Throughout history, humans have turned to foods and herbal supplements known as aphrodisiacs in hopes of increasing their libido, or as it is known, sexual drive, or improving their sexual performance.
Sexual stimulants are known to be substances that stimulate sexual desire. Aphrodisiacs are named after “Aphrodite”, the Greek goddess of love, lust and beauty. Sexual stimulants may alter sexual drive and performance through physiological or psychological means.
“Sexual stimulants traditionally made from plants, animals, or minerals have been talked about as a treatment or aid in improving sexual desire and performance for a very long time,” says Giuseppe Aragona, a general practitioner at the European prescription delivery service.
Aragona says there is little scientific evidence that many foods traditionally thought to be aphrodisiac actually affect sexual desire or sexual performance.
She added: “Many of the currently popular sexual stimulants, such as strawberries, chocolate, and oysters, have very little evidence of effectiveness, and they are likely marketing ploys due to their association with romance.” “Natural substances like ginseng, maca and ginkgo actually have more consistent effects when it comes to whether or not they work,” she said.
Sexual steroids that have been scientifically proven to boost sexual drive:
Ginseng, a rooted plant native to Asia and North America, is used in traditional Chinese medicine to treat impotence, and research has found that it can increase sperm count and quality in males.
Evidence has also been found that ginseng can treat erectile dysfunction in some patients.
Maca belongs to the Peruvian root vegetable, and is traditionally used in the Andes for fertility-enhancing purposes. And now there is growing evidence that it may increase sexual desire in both males and females.
And two small trials in 2002 and 2008 on men and women after menopause found that maca extract significantly improved sexual desire.
Another small study published in 2015 found that women with antidepressant-induced sexual dysfunction (AISD) prescribed greater sexual activity after consuming three grams of maca per day for 12 weeks. The study concluded that maca root may relieve antidepressant-induced impotence in women.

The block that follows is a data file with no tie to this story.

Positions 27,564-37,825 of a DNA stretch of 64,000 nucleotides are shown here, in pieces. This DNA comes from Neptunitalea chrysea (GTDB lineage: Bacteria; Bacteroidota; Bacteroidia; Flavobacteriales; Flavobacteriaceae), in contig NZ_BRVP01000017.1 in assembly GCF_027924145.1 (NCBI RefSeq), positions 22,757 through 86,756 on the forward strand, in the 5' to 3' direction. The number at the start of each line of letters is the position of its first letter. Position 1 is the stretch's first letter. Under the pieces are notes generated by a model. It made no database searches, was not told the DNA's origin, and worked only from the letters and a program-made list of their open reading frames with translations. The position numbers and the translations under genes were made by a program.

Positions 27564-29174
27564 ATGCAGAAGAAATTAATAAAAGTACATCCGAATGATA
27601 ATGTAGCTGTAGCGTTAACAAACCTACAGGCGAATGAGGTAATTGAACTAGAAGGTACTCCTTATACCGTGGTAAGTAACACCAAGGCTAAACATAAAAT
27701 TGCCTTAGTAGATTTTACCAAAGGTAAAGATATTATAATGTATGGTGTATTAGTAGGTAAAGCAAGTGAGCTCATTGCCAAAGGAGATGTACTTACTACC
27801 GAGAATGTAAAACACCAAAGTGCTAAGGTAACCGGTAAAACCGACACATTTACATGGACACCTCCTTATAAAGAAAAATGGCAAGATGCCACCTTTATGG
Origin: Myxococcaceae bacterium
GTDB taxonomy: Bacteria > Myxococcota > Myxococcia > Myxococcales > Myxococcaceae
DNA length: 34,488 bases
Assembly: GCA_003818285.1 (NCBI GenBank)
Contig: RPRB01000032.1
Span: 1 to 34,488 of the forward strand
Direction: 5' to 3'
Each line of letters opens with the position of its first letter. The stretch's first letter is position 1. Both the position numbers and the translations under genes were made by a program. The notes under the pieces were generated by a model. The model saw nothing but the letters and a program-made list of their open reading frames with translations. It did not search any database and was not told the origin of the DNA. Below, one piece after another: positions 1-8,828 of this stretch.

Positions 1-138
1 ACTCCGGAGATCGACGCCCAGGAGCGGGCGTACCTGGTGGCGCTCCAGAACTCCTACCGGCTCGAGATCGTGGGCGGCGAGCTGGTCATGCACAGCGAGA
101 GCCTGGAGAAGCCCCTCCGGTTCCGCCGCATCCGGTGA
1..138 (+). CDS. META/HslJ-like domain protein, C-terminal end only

Fenugreek is an herb native to the Mediterranean, southern Europe and western Asia. It is most commonly used to boost breast milk production in breastfeeding women, but research suggests it can also be used to increase sexual desire in men.
In a small 2011 study, researchers found that men between the ages of 25 and 52 years may experience significant increases in arousal and sexual desire after consuming 600 mg of fenugreek extract for six weeks. In particular, the study found that the extract increased sexual arousal and orgasm.
Sexual stimulants that you must avoid :
It is never a good idea to use a new herb or supplement without talking to a doctor, and some sexual stimulants are not worth the risk, among them yohimbe, an evergreen tree native to West Africa that has been traditionally used as an aphrodisiac.
The tree’s bark acts as a tonic and fat-burning compound, and research has found that it can improve erections in some men with erectile dysfunction. However, studies have also found that it can cause: a heart attack, seizures, stomach problems, a rapid heartbeat, anxiety, and high blood pressure.
Although all of these sexual stimulants are natural and scientifically proven to be effective, when it comes to taking nutritional supplements that can affect your health and your hormones, it is best to speak to a medical professional first, who can help you reach the root of the problem and determine appropriate and safe treatments.
Source: Business Insider